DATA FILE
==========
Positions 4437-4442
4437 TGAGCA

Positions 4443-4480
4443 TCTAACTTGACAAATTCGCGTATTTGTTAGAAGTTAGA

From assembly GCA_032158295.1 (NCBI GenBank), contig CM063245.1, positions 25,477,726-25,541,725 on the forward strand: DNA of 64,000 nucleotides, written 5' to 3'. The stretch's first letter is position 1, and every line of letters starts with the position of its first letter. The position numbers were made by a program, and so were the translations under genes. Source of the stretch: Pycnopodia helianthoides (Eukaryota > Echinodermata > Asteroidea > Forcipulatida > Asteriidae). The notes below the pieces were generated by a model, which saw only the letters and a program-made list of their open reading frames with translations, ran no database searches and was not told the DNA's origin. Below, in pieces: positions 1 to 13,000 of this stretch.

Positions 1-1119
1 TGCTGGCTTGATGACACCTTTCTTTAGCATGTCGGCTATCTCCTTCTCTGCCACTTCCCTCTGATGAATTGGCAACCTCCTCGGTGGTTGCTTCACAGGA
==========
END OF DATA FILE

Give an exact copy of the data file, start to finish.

Positions 4437-4442
4437 TGAGCA

Positions 4443-4480
4443 TCTAACTTGACAAATTCGCGTATTTGTTAGAAGTTAGA

From assembly GCA_032158295.1 (NCBI GenBank), contig CM063245.1, positions 25,477,726-25,541,725 on the forward strand: DNA of 64,000 nucleotides, written 5' to 3'. The stretch's first letter is position 1, and every line of letters starts with the position of its first letter. The position numbers were made by a program, and so were the translations under genes. Source of the stretch: Pycnopodia helianthoides (Eukaryota > Echinodermata > Asteroidea > Forcipulatida > Asteriidae). The notes below the pieces were generated by a model, which saw only the letters and a program-made list of their open reading frames with translations, ran no database searches and was not told the DNA's origin. Below, in pieces: positions 1 to 13,000 of this stretch.

Positions 1-1119
1 TGCTGGCTTGATGACACCTTTCTTTAGCATGTCGGCTATCTCCTTCTCTGCCACTTCCCTCTGATGAATTGGCAACCTCCTCGGTGGTTGCTTCACAGGA